[Tidbits] The Hairnet and the Maenad

The Hairnet: A small fine net worn over hair to keep it in place.
sometimes referred to as a Snood. It has been shown that hairnets
have been found dating back to ancient Greece as well as Denmark and
Germany. They were also known upon occasion as Wimples though I tend
to think that’s a bit of a stretch.

Their uses are varied. In the service business they prevent hair from
contaminating food. They are part of the attire for female horse
riders in many equestrian events. Their purposes in these
circumstances are twofold. The Should the rider fall off the horse a
hairnet will ensure the hair is held in place assuring owner of said
hair that the horse will not trample on her locks and thereby
inadvertently scalp her.

They are used by people with greasy slicked back hair to keep in
place. It is a term used in the slang elements of society to describe
that sad situation with can occur when a man exits a body of cold
water and his now miniature trappings are momentarily entangled in a
mass of pubic hair. aka a Hairnet. This is–of course–a total
fallacy. Isn’t it? Isn’t it? Oh dear lord. please say it isn’t so. It
is also used to refer to women’s drawls (drawers) as they are used to
keep matted hair in place. (I ain’t making this stuff up folks). And
last but not least–oh how to I say this delicately–a hairnet is a
term occasionally used when a woman’s hair is inadvertently and
abruptly imbued (one would hope rarely) with the unexpected
showerings of Eau de L’Homme. Ye gads folks. I promise this has to do
with jewelry.

I digress to the Maenads. so much safer territory if you think about
it. They were the female followers Dionysus. The translation of
Maenads is “raving ones”. And raving they were. One look at their
lord and they were transformed into a state of ecstatic frenzy
expressed through dance and intoxication. They would gird themselves
with snakes and allow fawns and wolf cubs to suckle upon the snakes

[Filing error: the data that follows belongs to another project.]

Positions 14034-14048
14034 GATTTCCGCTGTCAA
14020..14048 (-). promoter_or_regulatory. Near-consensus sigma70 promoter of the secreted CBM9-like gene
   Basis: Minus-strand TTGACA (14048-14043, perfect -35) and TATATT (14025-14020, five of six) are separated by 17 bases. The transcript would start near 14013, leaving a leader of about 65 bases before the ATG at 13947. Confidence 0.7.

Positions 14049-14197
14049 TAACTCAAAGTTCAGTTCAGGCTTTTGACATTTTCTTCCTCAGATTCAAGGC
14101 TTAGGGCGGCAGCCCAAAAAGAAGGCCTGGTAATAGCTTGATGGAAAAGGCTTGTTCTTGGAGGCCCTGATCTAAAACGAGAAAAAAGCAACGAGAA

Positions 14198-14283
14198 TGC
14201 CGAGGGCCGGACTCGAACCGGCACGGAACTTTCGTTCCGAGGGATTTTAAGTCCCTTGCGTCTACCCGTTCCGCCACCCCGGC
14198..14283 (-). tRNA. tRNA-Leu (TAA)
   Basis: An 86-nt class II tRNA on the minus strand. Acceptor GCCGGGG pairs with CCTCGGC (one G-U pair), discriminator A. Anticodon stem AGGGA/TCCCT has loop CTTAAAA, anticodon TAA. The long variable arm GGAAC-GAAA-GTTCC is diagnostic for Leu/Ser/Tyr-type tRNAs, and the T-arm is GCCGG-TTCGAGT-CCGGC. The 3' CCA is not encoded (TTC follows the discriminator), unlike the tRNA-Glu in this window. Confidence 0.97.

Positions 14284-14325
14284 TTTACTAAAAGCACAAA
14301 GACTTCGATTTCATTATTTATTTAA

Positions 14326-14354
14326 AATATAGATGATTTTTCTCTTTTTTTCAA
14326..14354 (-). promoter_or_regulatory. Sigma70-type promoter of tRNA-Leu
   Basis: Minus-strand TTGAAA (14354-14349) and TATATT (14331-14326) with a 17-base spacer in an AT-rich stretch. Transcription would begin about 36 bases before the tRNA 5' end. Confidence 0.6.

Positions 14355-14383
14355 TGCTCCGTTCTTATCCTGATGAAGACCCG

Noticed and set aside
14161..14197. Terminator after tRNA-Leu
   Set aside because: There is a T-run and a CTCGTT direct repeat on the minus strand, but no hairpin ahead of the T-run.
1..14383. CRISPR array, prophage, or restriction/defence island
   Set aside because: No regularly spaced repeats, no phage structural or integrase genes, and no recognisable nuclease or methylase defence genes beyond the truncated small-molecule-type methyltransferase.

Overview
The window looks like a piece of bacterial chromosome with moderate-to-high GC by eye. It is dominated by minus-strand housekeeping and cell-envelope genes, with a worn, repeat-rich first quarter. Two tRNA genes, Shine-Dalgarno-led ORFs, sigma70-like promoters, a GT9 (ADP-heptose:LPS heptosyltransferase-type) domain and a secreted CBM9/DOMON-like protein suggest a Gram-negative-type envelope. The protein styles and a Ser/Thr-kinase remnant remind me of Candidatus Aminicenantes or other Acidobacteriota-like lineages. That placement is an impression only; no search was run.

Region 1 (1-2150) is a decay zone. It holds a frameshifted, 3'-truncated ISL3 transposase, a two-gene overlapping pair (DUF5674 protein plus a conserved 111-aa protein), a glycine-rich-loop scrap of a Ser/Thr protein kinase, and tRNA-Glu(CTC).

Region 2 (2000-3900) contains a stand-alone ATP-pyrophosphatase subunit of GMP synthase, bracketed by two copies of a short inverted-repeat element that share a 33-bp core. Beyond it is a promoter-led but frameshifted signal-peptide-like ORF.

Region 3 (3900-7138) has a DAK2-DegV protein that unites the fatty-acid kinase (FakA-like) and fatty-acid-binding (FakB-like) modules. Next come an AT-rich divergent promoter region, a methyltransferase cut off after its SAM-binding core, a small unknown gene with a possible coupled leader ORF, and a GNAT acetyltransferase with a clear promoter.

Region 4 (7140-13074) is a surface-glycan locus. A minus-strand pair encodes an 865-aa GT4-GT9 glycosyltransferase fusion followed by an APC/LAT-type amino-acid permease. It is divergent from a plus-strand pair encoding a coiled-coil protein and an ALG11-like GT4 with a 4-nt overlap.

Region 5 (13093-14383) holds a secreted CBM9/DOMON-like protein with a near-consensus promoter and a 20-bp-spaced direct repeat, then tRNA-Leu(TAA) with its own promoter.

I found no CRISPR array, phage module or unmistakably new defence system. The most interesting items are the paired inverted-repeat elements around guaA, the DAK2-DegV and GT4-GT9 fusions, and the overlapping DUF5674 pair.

as if they were infants at the breast. If the Maenads wanted milk.
they would simply scratch the ground with their fingers in order to
bring up the white fluid. In their frenzies they were known to run
through the forests tearing any animal in their way to shreds. If you
spied on them. they would rend you from limb to limb.

The Roman god for Dionysus was–of course–Bacchus. And when a
festival was nigh the god of wine and excesses drew in the maniacal
dancings of the Maenads to the sounds of crashing cymbals. And soon
they incited one another to greater and greater ecstasies. And this
was called a Bacchanalia. And now you know where “that” comes from.

Which brings us to an openwork hairnet with a medallion. Ptolemaic
dynasty, (Ancient Greece), circa 200-150 B. C. It is gold–of course.
Karat is not mentioned. It is a prime example of the skills of the
Hellenistic goldsmiths of the time. The medallion part of the hairnet
represents the head of a maenad wearing spiral earrings, a wreath of
vine leaves and grapes, and a panther skin.

So there it is. Everything you always wanted to know about Hairnets
and Maenads. Can life be more satisfying than it has just now become?
I ask you. Quick now. by the most secret of secret ballots. who
amongst you will vote to see this thing. A simple expression of Yay
or Nay will suffice for the official counter-of-ballots (that would
be moi ladies and gennulmen) to make the determination whether to show
it or not. Give me a second here. Okay. The Yays seem to have it. Who
woulda thunk it?

So. Thusly and therefore. for those of you who are new to this thing
called Tidbits. may I direct you to my home page at
http://www.tyler-adam.com where you will scroll down the left side
menu till you get to the area that says Current Tidbits. click on it.
and you will see represented on our pages an image of a golden
Hairnet with a Maenad on top.

And there ya have it. That’s it for this week folks. Catch
you all next week. Benjamin Mark